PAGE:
Water pollution threat to dolphin health

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Barry Morris

THE family that swims together … Dolphin mother Esther and her youngster Bouncer swimming close to shore. Picture: Dolphin Research Centre

THE Hastings-based Dolphin Research Institute is hoping to widen its support base to help safeguard the lives of the entertaining aquatic mammals.

Its adopt-a-dolphin program aims to have 100,000 people involved in ‘i sea i care communities’ by 2020 through citizen science, dolphin ecology and health and education.

DRI director Jeff Weir last week told a meeting organised by BERG MM at Mt Martha House that the communities were launched in June last year with the Western Port community of Tooradin followed by Mornington on Port Phillip.

Programs are run in schools, businesses and there are community events such as an annual walk and community workshops.   

“Our marine family is fragile in the face of coastal pollution, human disturbance and a changing climate,” Mr Weir said.

“By adopting a dolphin, people are contributing to our marine research and education programs which teach and inspire us all to care for our living marine treasures.

“Community support now will ensure future generations can be touched by our ambassadors of the sea.”  

The cost of adopting a dolphin is $98 and the DRI also enables members to adopt a dolphin with a dolphin swim for $180.

Mr Weir said reporting sightings of whales and dolphins in the two bays was an important way the community could help conservation outcomes in Victorian waters.

“We lead several important citizen science projects aimed at improving our understanding of cetaceans in our region and the issues they face,” he said.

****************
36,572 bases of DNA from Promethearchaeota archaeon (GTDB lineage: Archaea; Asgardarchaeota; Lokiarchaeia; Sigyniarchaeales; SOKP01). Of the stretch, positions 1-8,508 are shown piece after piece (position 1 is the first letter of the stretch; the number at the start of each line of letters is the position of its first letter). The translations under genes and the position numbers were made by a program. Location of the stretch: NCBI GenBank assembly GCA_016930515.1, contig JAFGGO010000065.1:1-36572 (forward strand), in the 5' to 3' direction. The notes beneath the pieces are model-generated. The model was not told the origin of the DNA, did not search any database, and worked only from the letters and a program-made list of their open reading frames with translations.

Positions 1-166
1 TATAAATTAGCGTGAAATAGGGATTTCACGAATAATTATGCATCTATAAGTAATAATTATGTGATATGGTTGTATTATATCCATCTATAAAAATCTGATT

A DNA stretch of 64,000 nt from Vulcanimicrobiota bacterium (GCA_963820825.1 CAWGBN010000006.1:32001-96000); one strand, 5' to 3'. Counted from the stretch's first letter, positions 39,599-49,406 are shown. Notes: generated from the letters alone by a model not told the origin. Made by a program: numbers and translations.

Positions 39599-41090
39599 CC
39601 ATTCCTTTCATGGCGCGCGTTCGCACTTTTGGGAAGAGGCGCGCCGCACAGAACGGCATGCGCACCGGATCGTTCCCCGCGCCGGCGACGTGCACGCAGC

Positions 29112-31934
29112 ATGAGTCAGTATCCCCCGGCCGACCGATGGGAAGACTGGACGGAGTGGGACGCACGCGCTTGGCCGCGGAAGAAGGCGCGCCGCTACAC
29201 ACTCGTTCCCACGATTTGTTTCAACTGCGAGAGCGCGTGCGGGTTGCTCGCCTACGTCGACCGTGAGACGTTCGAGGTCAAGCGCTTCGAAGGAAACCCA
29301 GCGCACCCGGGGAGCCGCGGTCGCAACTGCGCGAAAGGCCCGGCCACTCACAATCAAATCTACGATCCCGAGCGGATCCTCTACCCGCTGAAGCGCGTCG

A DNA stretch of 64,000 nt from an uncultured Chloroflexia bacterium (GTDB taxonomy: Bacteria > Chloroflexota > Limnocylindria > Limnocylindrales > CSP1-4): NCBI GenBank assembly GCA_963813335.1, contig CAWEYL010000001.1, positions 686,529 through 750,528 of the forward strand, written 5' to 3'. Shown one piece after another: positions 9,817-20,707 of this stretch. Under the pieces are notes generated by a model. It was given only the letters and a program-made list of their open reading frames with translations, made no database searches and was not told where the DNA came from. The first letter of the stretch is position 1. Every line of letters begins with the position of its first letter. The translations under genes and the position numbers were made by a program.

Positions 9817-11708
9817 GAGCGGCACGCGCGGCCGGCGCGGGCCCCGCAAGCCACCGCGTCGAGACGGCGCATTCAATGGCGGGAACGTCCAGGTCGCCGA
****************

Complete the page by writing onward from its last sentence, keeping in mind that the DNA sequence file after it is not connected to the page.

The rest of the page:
“Our programs, especially the Two Bays Whale Project, are carefully designed so sightings are validated to ensure that data are reliable.”

The best places to see whales were Barwon Bluff, Port Phillip Heads, Cape Schanck, The Nobbies, Pyramid Rock, Cape Woolamai on Phillip Island and along the Bass coast.

Mr Weir said human behaviour needed to change to reduce catchment pollution.

“While we have made progress with pollution from industry, the pollutants from the impacts of us living around the bays remains as the major threat to our bays’ sustainability,” he said.

“The institute’s social research shows that about two-thirds of our population think that rubbish on beaches is left by beachgoers. In reality, most litter on beaches is flushed by rain, down drains and waterways.

“This is a huge challenge because we only act if we feel part of the problem – and solution.

“If it’s not safe for us to swim after rain, then it’s not safe for dolphins and other marine life.”

First published in the Frankston Times – 6 May 2019

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